Plans to raze the white two-story garage/warehouse building at 262 7th Street, adjacent to Sightglass Coffee, between Folsom and Howard, are in the works.

And as envisioned, a new six-story development would rise up to 65 feet in height upon the Western SoMa site, which stretches to Langton, with 96 new single-room occupancy (SRO) units, each with its own bathroom and kitchenette (i.e. studios), over four (4) small commercial spaces and a basement level with secured parking for 96 bikes.

The development would actually be two buildings, one fronting 7th and the other Langton and a courtyard between. And the existing building’s façade on Langton would be retained and incorporated into the development as an architectural feature.

Twelve (12) of the 96 units would be rented at below-market rates as proposed. And the project, which would take an estimated 18 months to build, has just been deemed eligible for a streamlined environmental review. We’ll keep you posted and plugged-in.

19 thoughts on “Plans for New SRO Units to Rise in Western SoMa”
    1. 6 stories isn’t a joke and it pretty typical of what you see in denser European cities. Not everything has to be a tower.

      1. we are in a huge housing deficit, unlike european cities that are/have been covered with 6-7 story buildings for decades. western SOMA is in the downtown core and walkable to thousands of jobs. a tower is like 30 plus stories, and i agree we dont need them everywhere, but 12 stories sounds pretty reasonable.

          1. He seems to be arguing 12 stories for downtown core, which if anything, is still under building for that location

    1. Whoever wrote this story has the wrong building. Yes, this building has character but the building the story is referring to is at the other end of the block, closer to Howard.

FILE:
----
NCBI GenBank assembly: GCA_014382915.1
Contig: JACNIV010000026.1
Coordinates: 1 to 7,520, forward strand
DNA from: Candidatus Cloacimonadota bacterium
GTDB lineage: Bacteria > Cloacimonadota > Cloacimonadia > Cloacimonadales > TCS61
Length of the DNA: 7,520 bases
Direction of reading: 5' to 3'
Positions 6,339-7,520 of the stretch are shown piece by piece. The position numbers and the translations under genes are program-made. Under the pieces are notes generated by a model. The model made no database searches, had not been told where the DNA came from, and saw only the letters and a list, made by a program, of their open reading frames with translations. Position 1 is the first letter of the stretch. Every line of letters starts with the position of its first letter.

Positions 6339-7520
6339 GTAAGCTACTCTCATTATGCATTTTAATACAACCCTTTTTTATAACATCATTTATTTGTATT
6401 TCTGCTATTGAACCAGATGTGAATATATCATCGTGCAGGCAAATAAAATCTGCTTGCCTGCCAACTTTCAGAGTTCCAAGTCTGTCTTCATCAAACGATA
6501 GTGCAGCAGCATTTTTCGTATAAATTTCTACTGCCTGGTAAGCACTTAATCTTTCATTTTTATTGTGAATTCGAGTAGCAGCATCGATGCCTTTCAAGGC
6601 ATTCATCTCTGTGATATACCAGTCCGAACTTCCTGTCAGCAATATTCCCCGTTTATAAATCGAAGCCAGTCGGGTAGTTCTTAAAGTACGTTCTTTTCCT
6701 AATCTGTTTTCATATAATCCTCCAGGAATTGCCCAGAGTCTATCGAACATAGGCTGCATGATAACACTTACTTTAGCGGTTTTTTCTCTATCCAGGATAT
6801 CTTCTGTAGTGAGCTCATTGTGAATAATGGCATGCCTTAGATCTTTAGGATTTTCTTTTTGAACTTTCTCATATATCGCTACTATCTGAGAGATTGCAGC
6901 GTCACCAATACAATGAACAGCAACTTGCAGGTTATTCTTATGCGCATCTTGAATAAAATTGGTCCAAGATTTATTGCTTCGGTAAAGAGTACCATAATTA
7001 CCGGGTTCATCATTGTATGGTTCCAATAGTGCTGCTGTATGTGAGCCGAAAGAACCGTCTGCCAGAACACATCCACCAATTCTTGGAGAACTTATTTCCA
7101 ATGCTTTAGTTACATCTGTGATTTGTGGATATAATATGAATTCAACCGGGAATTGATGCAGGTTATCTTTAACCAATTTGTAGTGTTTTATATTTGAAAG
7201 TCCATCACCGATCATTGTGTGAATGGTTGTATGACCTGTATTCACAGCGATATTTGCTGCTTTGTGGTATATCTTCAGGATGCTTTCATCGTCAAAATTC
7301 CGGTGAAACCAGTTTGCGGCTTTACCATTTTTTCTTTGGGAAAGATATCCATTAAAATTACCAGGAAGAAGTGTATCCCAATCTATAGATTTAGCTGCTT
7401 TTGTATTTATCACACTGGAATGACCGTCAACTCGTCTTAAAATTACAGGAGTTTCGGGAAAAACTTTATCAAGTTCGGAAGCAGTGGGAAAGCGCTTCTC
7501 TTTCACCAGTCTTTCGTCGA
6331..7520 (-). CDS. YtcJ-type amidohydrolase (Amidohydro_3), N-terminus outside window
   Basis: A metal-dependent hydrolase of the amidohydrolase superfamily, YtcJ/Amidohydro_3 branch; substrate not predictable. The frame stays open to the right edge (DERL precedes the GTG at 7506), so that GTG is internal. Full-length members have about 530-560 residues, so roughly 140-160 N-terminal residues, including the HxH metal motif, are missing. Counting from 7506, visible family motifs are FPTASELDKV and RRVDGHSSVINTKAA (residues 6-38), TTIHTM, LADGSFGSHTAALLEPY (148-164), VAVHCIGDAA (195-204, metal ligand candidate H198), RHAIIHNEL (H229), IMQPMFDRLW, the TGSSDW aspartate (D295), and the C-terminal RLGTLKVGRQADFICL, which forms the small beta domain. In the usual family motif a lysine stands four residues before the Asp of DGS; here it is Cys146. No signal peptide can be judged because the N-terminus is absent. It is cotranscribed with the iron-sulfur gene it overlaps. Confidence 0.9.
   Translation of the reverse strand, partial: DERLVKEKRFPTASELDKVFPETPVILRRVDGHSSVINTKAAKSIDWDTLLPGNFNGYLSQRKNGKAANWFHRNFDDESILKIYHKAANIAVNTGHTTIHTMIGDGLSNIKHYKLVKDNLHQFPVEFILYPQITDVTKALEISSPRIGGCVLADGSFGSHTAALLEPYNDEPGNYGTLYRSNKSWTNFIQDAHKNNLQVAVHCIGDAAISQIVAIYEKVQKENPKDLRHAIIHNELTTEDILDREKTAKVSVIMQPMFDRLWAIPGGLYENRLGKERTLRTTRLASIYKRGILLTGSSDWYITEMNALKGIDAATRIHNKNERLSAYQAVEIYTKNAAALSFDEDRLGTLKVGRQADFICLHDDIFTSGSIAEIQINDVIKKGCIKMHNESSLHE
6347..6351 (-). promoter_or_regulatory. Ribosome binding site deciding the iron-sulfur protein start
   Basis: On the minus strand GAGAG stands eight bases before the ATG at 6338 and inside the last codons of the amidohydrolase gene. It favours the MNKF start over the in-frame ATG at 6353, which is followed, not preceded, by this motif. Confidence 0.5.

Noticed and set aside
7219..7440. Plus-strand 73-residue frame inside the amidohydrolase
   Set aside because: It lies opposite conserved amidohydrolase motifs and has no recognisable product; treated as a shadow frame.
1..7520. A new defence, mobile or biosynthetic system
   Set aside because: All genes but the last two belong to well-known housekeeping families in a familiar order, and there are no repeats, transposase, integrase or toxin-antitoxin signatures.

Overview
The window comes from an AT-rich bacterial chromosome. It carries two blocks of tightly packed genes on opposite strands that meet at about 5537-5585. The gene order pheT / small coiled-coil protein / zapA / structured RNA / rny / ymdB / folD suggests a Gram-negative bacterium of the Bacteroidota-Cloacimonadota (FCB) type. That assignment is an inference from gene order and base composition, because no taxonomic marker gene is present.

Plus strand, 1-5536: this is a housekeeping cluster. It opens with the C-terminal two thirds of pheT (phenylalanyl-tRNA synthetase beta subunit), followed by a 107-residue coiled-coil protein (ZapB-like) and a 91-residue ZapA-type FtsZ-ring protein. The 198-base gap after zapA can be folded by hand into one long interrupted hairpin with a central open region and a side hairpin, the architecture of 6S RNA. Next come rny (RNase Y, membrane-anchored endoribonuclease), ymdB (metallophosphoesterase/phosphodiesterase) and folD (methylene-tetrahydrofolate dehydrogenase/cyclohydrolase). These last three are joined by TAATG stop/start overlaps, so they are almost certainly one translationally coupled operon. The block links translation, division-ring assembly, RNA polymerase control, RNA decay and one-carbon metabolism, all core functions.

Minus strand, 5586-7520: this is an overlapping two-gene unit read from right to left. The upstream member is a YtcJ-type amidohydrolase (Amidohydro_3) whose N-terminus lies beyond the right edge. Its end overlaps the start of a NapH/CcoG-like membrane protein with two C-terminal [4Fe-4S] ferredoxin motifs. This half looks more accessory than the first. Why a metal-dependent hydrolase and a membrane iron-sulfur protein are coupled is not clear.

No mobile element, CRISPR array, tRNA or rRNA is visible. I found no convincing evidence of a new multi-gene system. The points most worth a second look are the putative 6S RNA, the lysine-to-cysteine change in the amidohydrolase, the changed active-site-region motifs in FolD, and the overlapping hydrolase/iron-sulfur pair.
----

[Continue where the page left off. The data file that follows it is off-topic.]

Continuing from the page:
1. Awesome, more of this and faster please. Thousands of people would be happy to live here. And new customers for sightglass.

  2. So then market rate studio apartments are now called SROs? And 12 of the 96 will be “below market rate SROs” ? A tutorial to explain the real estate terminology is needed in this town, especially when income and lottery and waitlists come into play. Hey Mom, I live in an SRO—-no, no, not that kind of SRO…..the other kind.

    1. You should take up your “nomenclature” gripe with the Planning Dept. — but I wouldn’t count on your success in getting them to rewrite the Planning Code with whatever your preferred terminology might be.

      FYI, in the Western SoMa, when a building consists entirely of “efficiency dwelling units” (i.e. “Studios” with a gross area (not including bathroom) of 350 sf or less, then the Planning Dept. refers to it as an “SRO Building”.

      Also FYI, a below-market-rate SRO must be rented/sold at 3/4 the price of a below-market-rate “Studio” — which is an efficiency dwelling unit that is larger than 350 gsf (not including the bathroom.)

      1. Thank you for the tutorial. I thought “studio apartment” would suffice. Evidently not anymore. Unless the studio apartment is in an older building not subject to the new definition. As in, hey Mom, I rented a studio apartment in SF. No, it is not an SRO. It is bigger and not in Western SoMa.

        1. In effect, qualifying as an “SRO” or “Group Housing” project allows developers to skirt the sections of San Francisco’s Planning Code which regulate the required mix of unit sizes, and inclusionary housing levels, in a new development and isn’t specific to Western SoMa.

          1. Interesting.

            Is this a way to classify a more market rate unit as an SRO for legal purposes? It’s quite profitable to run an SRO as a slumlord, but probably even more profitable to charge market rates and call yourself an SRO.

      2. Karl, I think what Citizenkarma is getting at is that in traditional SROs, at least the one’s I rented in the early 90’s in this city, many don’t have their own kitchens and most have a shared bathroom or shower down the hallway (so what is specifying a gross area not including bathroom actually effecting?). Every studio I’ve ever rented, no matter how small had it’s own kitchen and bathroom. OTOH, I’ve never been inside an SRO that was newly constructed so maybe things will be different with this property.

    2. I think the difference between an “SRO” and a studio is in the kitchen. To my mind, if you have a real kitchen with a 4-burner stove and full size refrigerator, so you can cook serious meals, it’s a “studio”. If you have a mini-stove (2 burners of less)–or just a microwave–and a “compact” refrigerator, say one under the counter, so you’re pretty much dependent on heating stuff up and take-out, then it’s an “SRO”.

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